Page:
Friday, December 11, 2015

Vietnam, bits and pieces

"War is always attractive to young men who know nothing about it, but we had been seduced into uniform by Kennedy's challenge to 'ask what you can do for your country.' America seemed omnipotent then."

-- Author and Vietnam veteran Philip Caputo, "A Rumor of War."

Many books were written about Vietnam.
As Fairfield prepared to flee the onrush of the great Dam of Brookville, the world did not stop happening. Tumultuous times, the 1960s.

Halfway around the globe, in a peninsula called Indochina, a war had broken out.

By the time the Vietnam conflict ended, it became America's longest war and one of its most unusual, presuming there is a rational form of it.

A casual cursory count of the archives shows that about 500 men and women from Franklin County served in some capacity during the Vietnam war, including more than a few from Fairfield or the township.

My source for that is a book produced by Brookville librarian Julie Schlesselman. The book is available at most libraries in Indiana. I think you can buy it, but it may be in limited quantity. "Remembering Those Who Served."

Vietnam was not unlike the Korean war a decade earlier in that it had far more spectators than participants. The nation did not mobilize to fight the war, and support or opposition was quite divided.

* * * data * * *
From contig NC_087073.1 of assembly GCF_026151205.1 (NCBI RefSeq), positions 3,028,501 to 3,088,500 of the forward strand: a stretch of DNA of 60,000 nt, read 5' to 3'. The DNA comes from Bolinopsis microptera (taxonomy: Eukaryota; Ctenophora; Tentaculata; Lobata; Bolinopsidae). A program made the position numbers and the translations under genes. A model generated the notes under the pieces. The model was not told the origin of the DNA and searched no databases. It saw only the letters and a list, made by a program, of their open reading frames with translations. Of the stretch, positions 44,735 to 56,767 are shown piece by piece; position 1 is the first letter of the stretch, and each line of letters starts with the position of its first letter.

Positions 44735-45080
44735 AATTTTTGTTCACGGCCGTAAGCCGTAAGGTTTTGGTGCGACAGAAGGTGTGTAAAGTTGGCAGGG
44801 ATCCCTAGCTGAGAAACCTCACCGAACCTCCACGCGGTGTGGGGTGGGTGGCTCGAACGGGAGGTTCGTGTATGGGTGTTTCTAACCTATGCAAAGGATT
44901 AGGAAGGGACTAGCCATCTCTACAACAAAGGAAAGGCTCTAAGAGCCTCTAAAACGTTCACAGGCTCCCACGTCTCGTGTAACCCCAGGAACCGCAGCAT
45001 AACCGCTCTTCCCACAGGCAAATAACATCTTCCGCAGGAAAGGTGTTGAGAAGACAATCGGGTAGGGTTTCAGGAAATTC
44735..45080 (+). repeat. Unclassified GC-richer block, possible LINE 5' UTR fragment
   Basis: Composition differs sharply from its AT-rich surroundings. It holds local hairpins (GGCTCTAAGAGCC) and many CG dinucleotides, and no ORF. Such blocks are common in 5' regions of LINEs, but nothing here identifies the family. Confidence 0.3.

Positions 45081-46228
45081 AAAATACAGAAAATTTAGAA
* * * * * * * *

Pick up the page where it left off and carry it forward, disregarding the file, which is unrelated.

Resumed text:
There are no stories of gallantry or of total community sacrifice. We simply watched the war on television and made it up as we went along. Our knowledge of Vietnam and Indochina was limited to that of academia. The place meant nothing to people who had no reason to ever go there.

But many Americans had a reason to go there. Many of them were ordered to go there.

Johnson visited troops in Vietnam.
American involvement during the Kennedy administration began as early as 1961 and became a military operation about two years later. The U.S. had aligned itself with a corrupt, incompetent South Vietnamese regime and found itself firmly fighting the North Vietnamese communists by 1964. About 15,000 U.S. troops were propping up the South by the time Lyndon Johnson became president after Kennedy's assassination.

The so-called Gulf of Tonkin incident in 1964 led to full-scale American intervention that was roundly applauded by the U.S. public. U.S. troop strength doubled.

LBJ gradually accelerated the pace of American bombing, and by the middle of 1965, the U.S. was firmly at war with Viet Cong from the North.

Student protests began to occur in early 1965 and LBJ had increased U.S. troop numbers to nearly 150,000 by summer of that year. About 35,000 were monthly being drafted into service by July.

In a speech, LBJ said:

"I have asked the commanding general, General (William) Westmoreland, what more he needs to meet this mounting aggression. He has told me. And we will meet his needs. We cannot be defeated by force of arms. We will stand in Vietnam."

Protests intensified around the country.

By year's end U.S. troop levels in Vietnam reached 184,300.

American bombing grew to near-saturation levels and essentially accomplished nothing. LBJ's political opponents began to grumble louder.

Nearly 400,000 U.S. soldiers and Marines were in Vietnam by the end of 1966 and nobody was winning anything. And the president admitted it.